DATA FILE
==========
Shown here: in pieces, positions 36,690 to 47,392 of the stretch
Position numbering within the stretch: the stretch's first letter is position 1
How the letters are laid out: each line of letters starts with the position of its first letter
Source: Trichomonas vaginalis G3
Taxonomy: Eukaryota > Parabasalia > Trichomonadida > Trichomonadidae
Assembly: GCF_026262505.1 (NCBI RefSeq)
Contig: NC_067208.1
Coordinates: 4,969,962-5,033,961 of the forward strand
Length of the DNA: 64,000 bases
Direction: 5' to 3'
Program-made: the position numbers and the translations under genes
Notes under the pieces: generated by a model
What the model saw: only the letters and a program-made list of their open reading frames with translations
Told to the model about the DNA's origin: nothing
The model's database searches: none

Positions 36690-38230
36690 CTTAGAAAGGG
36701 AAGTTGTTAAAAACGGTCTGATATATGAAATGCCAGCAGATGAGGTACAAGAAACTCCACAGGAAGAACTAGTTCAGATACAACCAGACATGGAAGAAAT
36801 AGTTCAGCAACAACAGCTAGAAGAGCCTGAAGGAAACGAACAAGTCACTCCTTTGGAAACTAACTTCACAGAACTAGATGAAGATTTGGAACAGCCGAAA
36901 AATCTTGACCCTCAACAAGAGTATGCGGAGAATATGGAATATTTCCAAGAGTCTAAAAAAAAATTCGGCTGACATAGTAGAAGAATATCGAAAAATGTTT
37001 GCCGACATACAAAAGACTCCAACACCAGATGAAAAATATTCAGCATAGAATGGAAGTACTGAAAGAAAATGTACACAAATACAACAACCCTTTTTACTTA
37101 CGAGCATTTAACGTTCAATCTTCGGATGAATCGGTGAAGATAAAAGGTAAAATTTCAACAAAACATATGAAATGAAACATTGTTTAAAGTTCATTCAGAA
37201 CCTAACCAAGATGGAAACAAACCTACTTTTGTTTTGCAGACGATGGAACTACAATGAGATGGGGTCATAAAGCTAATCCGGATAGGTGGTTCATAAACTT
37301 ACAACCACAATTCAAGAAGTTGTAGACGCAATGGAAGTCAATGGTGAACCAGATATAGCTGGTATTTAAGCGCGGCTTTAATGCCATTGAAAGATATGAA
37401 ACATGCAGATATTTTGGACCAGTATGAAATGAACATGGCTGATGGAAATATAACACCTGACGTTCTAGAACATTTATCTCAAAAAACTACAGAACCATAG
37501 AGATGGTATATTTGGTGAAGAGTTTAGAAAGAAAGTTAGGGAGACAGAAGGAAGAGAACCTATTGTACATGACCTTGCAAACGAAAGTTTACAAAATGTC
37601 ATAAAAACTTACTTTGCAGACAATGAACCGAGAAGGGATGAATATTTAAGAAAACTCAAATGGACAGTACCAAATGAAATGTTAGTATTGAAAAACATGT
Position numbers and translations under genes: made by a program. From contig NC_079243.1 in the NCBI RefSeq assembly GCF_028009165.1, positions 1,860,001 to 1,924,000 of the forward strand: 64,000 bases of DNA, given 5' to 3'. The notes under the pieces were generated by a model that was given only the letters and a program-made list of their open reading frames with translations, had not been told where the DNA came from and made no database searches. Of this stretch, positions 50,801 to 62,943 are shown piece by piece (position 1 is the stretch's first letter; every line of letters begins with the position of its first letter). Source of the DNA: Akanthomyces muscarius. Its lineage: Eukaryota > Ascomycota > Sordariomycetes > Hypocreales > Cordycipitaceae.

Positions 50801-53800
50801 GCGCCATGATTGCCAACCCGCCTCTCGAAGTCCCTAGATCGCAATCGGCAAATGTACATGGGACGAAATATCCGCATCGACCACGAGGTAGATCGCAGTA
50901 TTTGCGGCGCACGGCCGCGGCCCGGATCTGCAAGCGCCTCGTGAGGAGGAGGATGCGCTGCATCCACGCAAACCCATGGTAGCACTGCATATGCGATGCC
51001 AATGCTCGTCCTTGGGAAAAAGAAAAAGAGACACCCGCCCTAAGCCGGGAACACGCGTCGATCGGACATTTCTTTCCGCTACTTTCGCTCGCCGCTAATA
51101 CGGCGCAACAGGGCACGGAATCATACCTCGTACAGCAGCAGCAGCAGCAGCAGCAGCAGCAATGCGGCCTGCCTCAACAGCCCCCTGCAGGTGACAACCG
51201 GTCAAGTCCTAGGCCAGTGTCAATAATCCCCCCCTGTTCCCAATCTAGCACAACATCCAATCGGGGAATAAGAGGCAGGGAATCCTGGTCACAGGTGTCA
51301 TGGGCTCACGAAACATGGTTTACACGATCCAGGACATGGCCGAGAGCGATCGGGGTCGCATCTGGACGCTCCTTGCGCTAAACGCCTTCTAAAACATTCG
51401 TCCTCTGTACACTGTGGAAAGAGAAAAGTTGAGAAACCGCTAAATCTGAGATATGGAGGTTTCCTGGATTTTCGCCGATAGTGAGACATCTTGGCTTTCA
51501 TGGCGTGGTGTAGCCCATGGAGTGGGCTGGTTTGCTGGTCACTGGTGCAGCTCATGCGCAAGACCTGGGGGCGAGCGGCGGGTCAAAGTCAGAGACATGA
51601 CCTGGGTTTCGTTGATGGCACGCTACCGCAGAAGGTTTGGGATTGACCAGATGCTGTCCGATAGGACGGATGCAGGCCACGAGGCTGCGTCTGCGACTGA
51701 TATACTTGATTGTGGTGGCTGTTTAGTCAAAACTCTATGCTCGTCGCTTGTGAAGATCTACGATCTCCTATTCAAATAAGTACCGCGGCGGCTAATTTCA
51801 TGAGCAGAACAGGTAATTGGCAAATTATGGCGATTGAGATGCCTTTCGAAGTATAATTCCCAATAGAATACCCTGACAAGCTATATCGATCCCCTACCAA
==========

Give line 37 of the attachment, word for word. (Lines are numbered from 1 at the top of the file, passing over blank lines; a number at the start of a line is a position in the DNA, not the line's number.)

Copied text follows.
51501 TGGCGTGGTGTAGCCCATGGAGTGGGCTGGTTTGCTGGTCACTGGTGCAGCTCATGCGCAAGACCTGGGGGCGAGCGGCGGGTCAAAGTCAGAGACATGA